The term “Green New Deal” had been floating around various progressive circles since 2007, when New York Times columnist Thomas Friedman first started using it as a moniker for a panoply of market-based climate solutions, from taxing carbon to creating incentives for wind and solar energy. As far back as 2009, UN Environment expanded the idea to “A Global Green New Deal” in a policy report that sought to connect economic recovery and poverty eradication with reduced carbon emissions and ecosystem degradation.
However, it wasn’t until that day in November 2018 when the promise of this modern version of the original New Deal—a series of programs, public work projects, financial reforms, and regulations enacted in the 1930s by President Franklin D. Roosevelt to dig the United States out of depression—was catapulted onto the national stage. Supported by a vast majority of Americans as an ambitious but viable blueprint to addressing an unprecedented climate emergency, the Green New Deal has not only become a rallying cry for a new generation and a litmus test for political candidates, but produced congressional declarations and policy proposals in the form of the Green New Deal Resolution and, most recently, The Green New Deal for Public Housing Act.
Credit: A Message From the Future. Narrated by Alexandria Ocasio-Cortez and illustrated by Molly Crabapple.
And it’s not just in the United States that these three simple words have sparked widespread optimism. From Canada to Spain to the United Kingdom, a growing number of countries around the world have been framing their policy proposals around a broader Green New Deal framework. While local conditions and specific prescriptions vary for each country, there are now even calls for an International Green New Deal, modeled after the Marshall plan that followed World War II. The thinking goes that this transnational scale is needed to bring geographic, historic and technological equity to the process of protecting and repairing a biosphere we all share.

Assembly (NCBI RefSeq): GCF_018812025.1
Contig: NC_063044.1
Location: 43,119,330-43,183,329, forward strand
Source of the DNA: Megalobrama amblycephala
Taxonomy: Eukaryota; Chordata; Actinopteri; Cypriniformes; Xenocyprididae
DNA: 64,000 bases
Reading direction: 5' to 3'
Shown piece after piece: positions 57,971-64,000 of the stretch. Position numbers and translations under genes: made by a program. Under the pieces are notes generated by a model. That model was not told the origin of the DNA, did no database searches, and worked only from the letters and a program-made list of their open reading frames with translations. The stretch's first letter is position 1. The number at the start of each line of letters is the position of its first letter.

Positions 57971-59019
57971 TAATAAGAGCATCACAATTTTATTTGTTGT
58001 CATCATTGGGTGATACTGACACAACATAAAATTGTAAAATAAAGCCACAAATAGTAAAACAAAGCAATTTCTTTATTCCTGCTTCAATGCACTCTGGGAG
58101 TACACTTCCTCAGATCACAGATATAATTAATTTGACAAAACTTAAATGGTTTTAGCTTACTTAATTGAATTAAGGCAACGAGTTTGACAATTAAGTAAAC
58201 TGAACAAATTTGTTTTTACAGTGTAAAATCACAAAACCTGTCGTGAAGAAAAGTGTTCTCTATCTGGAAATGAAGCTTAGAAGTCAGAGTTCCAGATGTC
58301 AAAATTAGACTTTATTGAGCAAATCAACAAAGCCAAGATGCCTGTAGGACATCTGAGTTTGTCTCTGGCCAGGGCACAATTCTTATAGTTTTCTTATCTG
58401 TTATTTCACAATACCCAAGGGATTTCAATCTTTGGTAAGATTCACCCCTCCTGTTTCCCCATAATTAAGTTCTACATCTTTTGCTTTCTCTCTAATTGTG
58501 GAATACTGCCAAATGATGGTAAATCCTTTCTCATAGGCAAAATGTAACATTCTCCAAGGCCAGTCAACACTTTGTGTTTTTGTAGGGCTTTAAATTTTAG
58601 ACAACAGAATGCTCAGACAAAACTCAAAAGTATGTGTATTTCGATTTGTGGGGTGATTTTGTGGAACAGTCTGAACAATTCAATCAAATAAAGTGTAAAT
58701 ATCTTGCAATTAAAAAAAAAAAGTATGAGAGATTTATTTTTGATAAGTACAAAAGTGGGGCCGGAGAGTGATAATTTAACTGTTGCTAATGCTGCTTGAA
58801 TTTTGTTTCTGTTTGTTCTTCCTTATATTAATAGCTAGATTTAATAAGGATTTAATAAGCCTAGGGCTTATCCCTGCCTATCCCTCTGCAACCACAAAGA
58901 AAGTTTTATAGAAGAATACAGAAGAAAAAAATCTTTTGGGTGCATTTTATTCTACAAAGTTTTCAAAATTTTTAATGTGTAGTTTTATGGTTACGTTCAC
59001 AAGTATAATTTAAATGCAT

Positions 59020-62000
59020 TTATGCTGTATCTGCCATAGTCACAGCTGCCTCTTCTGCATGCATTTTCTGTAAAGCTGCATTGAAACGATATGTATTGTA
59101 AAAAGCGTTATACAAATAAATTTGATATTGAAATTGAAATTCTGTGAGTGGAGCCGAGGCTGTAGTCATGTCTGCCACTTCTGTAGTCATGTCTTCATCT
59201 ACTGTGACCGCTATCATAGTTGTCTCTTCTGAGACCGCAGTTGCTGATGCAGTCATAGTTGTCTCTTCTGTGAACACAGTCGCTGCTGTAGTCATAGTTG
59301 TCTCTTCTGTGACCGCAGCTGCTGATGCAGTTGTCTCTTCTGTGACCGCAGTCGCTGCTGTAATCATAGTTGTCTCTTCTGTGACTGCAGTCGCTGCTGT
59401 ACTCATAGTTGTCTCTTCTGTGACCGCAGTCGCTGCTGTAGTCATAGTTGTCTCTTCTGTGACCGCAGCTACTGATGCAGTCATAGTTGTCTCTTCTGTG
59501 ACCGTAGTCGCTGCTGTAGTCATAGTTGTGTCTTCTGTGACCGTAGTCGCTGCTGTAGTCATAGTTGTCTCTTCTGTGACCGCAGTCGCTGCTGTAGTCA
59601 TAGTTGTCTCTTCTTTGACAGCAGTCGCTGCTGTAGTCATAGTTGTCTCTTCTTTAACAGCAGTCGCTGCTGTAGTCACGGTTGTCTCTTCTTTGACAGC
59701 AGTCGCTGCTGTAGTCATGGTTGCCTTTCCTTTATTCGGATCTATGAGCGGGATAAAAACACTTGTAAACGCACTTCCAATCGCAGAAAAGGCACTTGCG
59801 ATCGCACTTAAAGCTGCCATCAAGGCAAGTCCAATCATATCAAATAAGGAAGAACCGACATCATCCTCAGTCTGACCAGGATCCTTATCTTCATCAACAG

What do cities have to do with all of this?
In short, everything.
You don’t have to venture far to understand why. A brief glance around the pages of TNOC offers a remarkable array of examples of just how diverse, complex, and far-reaching of a human and natural ecosystem the modern city is. Its interwoven physical, social, ecological and design strands make for a metabolism worthy of a human body. There is an inherent need for resilience built into an organism that has to function in such a densely populated space while putting so much stress on its natural systems.
Invariably, the stress on its natural environment also translates into stress on its economic and social environments, with some inhabitants faring better than others. This creates a need for structural interventions and investments in its weakest links, to offer access to basic resources to all residents, which is not only fair but an indicator of the organism’s overall health.